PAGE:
It’s this for me: we’d agree that im🍑ment has to be for something grave and profoundly wrong; we can imagine infinite instances that each would form an undeniable ground as agreed to by any reasonable person; we ought to agree that im🍑ment has to have a common bottom, that is to say, broad popular support to be something different from a mere tactical political instrument.
But here, on what’s known, let alone specifically proved by direct evidence, im🍑ment is explicitly purely partisan save that some Ds in Congress may vote against it and not a single R will vote for it. Same thing likely when it reaches the Senate, maybe Romney excepted on the R side.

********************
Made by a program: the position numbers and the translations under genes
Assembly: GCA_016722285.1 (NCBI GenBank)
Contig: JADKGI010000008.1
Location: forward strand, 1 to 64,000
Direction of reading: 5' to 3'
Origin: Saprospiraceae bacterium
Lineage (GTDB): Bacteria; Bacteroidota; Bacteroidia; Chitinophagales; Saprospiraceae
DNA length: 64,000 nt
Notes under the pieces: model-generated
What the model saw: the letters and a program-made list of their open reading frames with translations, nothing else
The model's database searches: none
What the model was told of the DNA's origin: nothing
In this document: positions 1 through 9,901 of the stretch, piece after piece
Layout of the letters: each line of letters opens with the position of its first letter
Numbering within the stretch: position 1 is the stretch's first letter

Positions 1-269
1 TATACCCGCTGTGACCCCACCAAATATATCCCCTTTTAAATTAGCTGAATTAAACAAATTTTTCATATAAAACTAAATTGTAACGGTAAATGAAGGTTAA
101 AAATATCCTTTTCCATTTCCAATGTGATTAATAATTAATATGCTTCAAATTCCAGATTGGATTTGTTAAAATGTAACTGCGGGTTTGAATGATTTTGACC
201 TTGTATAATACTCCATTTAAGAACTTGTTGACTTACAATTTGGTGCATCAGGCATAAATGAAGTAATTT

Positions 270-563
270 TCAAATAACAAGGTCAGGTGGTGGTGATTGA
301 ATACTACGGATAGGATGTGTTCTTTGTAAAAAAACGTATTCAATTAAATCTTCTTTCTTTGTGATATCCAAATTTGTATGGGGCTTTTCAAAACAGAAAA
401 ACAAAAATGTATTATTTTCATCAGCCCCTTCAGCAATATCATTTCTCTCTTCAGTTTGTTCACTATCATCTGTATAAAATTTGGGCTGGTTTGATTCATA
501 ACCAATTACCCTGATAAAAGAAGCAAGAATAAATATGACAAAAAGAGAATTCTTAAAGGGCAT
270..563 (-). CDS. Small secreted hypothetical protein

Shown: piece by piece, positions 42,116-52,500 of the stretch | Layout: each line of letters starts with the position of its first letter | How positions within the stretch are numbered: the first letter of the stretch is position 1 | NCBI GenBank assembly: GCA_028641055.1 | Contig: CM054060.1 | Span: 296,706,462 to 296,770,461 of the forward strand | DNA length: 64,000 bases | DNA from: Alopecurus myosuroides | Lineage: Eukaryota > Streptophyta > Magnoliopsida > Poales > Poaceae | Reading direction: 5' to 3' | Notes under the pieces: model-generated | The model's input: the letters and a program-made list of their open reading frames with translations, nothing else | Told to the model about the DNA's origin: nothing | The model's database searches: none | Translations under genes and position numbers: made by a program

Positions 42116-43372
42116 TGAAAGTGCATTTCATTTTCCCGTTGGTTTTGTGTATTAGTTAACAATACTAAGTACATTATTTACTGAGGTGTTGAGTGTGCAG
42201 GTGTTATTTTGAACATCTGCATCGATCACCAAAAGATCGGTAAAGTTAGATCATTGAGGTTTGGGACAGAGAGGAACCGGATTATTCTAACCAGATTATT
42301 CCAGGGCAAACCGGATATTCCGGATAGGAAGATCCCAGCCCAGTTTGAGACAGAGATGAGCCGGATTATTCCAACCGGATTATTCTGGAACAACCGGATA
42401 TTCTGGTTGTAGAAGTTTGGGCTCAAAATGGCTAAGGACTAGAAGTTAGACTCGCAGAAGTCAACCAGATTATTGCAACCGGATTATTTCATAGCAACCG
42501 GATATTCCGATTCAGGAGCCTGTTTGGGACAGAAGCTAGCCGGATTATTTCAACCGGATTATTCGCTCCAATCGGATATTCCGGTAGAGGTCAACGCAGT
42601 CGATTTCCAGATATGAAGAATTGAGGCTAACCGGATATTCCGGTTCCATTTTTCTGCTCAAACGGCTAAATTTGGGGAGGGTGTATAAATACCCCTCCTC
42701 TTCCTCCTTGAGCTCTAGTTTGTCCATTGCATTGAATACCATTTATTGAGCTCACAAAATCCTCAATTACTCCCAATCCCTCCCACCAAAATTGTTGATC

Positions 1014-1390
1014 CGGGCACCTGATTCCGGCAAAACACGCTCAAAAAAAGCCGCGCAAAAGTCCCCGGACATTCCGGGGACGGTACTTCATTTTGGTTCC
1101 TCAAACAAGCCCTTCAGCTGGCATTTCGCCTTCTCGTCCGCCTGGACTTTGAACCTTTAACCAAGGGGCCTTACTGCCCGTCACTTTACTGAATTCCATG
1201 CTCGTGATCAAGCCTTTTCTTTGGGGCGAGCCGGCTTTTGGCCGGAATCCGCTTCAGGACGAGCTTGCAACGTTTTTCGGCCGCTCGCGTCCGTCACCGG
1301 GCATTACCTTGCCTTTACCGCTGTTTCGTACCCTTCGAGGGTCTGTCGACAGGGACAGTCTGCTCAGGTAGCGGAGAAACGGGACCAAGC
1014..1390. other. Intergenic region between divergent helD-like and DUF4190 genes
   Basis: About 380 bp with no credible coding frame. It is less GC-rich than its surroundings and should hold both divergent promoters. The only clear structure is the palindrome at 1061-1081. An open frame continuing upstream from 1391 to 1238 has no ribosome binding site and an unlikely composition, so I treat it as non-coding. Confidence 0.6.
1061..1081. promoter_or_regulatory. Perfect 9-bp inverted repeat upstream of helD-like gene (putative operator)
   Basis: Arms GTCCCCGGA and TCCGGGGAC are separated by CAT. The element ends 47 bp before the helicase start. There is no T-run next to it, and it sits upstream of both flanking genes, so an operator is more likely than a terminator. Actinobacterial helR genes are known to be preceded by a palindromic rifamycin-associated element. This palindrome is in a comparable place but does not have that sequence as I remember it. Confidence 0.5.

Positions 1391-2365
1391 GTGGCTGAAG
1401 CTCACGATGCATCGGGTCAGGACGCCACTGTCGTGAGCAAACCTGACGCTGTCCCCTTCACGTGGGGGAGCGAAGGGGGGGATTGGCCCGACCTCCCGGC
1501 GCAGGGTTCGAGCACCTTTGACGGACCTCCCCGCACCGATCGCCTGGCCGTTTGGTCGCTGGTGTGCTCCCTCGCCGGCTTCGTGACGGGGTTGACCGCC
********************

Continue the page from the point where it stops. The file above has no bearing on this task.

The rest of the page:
And bigger but, the public is either on each side of a partisan divide or with those less or not partisan, the independents, by a small majority tilting against it.
So, to my mind, the grounds asserted haven’t reached that critical mass that in principle should justify it.
The hyperbolic instance of Trump’s getting away with shooting someone on 5th Avenue is actually instructive. For if he had done something clearly analogous to that, whether blue or white collar, whether a high crime or a high misdemeanour, there would be no issue. He’d be gone on a basis transcending partisanship.
Otherwise, we have 3 elite law professors who hate Trump, who wear their predisposition against him like a blindingly bright red cape around their shoulders, telling from on high us poor dimwits the way it unmistakably is.
Mind you, one elite law prof who also has no use for Trump takes profound and persuasive issue with his peers’ certainty.
Tell a regular person with no predetermined view on im🍑ment of Trump the salient positive and negative proven facts of the Ukrainian issue and then ask whether it amounts to a basis for removing him.
What answer then?
My hunch is a “Meh, no.”